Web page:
Earlier this week, a Turkish minister announced that 99 tonnes of gold (equivalent to approximately 3.5 million ounces) had been found at the burial site of Ertuğrul Gazi, in the central western area of Söğüt.
The discovery was reported by Fahrettin Poyraz, who heads the Agricultural Credit Cooperatives of Turkey and the Gübretaş fertiliser production firm.
According to his company, Poyraz told Anadolu Agency that the new-found gold deposits are estimated to be close to six billion dollars in value, which is more than some countries’ GDP:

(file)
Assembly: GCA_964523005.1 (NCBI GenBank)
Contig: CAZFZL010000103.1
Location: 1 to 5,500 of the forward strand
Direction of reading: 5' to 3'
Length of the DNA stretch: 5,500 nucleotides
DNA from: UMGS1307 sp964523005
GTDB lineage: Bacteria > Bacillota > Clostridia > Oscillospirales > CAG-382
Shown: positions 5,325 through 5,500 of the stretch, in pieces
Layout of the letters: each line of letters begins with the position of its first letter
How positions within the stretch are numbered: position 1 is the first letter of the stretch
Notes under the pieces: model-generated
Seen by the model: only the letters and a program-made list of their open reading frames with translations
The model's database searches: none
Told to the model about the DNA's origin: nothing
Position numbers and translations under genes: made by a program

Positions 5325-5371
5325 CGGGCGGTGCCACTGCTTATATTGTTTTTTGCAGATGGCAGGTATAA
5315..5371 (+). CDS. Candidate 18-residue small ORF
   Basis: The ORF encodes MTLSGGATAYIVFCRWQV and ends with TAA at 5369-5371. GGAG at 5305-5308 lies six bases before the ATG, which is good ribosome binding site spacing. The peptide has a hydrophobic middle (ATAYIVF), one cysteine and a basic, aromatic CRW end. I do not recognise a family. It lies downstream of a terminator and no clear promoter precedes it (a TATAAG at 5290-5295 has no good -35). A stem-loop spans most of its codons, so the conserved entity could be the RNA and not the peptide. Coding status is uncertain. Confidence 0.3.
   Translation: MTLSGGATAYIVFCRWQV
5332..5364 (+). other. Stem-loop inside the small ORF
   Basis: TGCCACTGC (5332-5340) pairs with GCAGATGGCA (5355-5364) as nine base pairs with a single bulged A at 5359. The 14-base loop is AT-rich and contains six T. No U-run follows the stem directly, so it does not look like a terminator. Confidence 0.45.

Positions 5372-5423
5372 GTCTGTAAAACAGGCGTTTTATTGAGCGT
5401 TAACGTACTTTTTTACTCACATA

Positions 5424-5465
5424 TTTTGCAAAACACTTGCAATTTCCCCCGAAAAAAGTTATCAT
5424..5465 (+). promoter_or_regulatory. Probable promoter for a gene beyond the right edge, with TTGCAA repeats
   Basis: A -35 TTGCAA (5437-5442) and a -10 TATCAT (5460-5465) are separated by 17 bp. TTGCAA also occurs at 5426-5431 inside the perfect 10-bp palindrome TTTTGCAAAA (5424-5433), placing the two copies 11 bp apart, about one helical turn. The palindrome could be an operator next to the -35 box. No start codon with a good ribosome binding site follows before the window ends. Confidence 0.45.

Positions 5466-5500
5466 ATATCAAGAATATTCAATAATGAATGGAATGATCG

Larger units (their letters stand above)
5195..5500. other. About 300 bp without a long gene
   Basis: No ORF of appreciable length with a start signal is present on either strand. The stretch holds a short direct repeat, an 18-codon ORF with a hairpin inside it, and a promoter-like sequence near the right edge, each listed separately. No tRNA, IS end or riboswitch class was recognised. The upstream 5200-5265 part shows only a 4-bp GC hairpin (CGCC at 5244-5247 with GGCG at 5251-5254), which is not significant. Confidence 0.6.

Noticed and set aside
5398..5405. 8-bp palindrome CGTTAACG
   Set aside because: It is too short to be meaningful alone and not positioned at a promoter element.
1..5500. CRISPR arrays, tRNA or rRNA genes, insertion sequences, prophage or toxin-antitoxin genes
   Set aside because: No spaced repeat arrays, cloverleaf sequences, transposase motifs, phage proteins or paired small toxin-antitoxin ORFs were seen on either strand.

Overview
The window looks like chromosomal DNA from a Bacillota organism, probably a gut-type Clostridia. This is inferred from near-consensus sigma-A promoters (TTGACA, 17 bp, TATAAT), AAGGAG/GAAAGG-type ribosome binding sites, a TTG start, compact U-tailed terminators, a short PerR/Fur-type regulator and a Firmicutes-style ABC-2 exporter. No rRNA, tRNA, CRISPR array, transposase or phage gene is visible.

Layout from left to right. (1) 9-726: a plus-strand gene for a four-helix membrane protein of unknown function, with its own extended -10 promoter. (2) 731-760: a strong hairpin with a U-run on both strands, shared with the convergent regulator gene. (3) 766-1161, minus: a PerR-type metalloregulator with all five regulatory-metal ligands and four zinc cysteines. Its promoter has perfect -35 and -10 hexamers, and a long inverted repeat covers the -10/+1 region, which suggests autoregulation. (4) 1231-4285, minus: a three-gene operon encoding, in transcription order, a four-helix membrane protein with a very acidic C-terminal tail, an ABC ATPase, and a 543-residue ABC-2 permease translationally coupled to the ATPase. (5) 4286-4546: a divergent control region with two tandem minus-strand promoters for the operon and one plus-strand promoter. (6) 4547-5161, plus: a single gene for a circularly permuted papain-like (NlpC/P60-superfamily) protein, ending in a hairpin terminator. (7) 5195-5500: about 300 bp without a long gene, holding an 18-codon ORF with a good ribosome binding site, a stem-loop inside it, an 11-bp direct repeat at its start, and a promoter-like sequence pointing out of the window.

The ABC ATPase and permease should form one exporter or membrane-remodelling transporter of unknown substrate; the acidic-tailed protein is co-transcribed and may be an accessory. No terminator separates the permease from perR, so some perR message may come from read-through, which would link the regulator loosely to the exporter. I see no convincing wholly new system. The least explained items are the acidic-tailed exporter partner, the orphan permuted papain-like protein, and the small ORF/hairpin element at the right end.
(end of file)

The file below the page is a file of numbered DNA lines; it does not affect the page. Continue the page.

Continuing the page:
“It is estimated that 1.6 million ounces could be converted into reserves at a rate of 83%.”
In 2019, Turkey broke its own record by producing 38 tonnes of gold. Energy Minister Farhat Altin said at the time:
“Our target for the next five years is to reach an annual 100 tonnes of gold production.”
The Söğüt gold mine is believed to among the most important mines in the world. The fertiliser producer has said that they plan to extract the gold themselves so that it can later be turned into value for the Turkish economy.
“We will bring the value we get from here to Gübretaş and bring it to the Turkish agriculture and economy with renovation investments and new investments in the company’s facilities. Our technical preparations and financing work continue rapidly.”
“Within two years, we will extract the first gold and bring value to the Turkish economy.”
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